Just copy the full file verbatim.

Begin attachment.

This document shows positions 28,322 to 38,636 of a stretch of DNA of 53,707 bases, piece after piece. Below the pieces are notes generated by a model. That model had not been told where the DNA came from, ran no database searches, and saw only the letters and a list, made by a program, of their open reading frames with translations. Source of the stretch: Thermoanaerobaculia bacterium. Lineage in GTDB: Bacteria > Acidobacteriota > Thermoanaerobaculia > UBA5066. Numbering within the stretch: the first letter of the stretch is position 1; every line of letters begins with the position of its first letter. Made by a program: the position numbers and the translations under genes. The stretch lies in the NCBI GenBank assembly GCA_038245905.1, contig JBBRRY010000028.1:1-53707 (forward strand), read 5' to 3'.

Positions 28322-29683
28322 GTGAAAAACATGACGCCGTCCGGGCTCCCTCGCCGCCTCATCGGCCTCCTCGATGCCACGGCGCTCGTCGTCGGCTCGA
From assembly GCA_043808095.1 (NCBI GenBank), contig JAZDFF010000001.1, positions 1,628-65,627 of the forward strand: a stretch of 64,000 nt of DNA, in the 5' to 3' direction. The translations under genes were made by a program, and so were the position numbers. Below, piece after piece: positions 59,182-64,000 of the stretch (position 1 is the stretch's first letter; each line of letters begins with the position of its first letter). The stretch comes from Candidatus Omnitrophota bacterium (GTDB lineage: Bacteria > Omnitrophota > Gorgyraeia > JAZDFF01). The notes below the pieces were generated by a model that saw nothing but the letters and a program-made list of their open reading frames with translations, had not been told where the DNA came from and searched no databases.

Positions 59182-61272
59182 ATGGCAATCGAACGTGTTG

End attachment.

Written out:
This document shows positions 28,322 to 38,636 of a stretch of DNA of 53,707 bases, piece after piece. Below the pieces are notes generated by a model. That model had not been told where the DNA came from, ran no database searches, and saw only the letters and a list, made by a program, of their open reading frames with translations. Source of the stretch: Thermoanaerobaculia bacterium. Lineage in GTDB: Bacteria > Acidobacteriota > Thermoanaerobaculia > UBA5066. Numbering within the stretch: the first letter of the stretch is position 1; every line of letters begins with the position of its first letter. Made by a program: the position numbers and the translations under genes. The stretch lies in the NCBI GenBank assembly GCA_038245905.1, contig JBBRRY010000028.1:1-53707 (forward strand), read 5' to 3'.

Positions 28322-29683
28322 GTGAAAAACATGACGCCGTCCGGGCTCCCTCGCCGCCTCATCGGCCTCCTCGATGCCACGGCGCTCGTCGTCGGCTCGA
From assembly GCA_043808095.1 (NCBI GenBank), contig JAZDFF010000001.1, positions 1,628-65,627 of the forward strand: a stretch of 64,000 nt of DNA, in the 5' to 3' direction. The translations under genes were made by a program, and so were the position numbers. Below, piece after piece: positions 59,182-64,000 of the stretch (position 1 is the stretch's first letter; each line of letters begins with the position of its first letter). The stretch comes from Candidatus Omnitrophota bacterium (GTDB lineage: Bacteria > Omnitrophota > Gorgyraeia > JAZDFF01). The notes below the pieces were generated by a model that saw nothing but the letters and a program-made list of their open reading frames with translations, had not been told where the DNA came from and searched no databases.

Positions 59182-61272
59182 ATGGCAATCGAACGTGTTG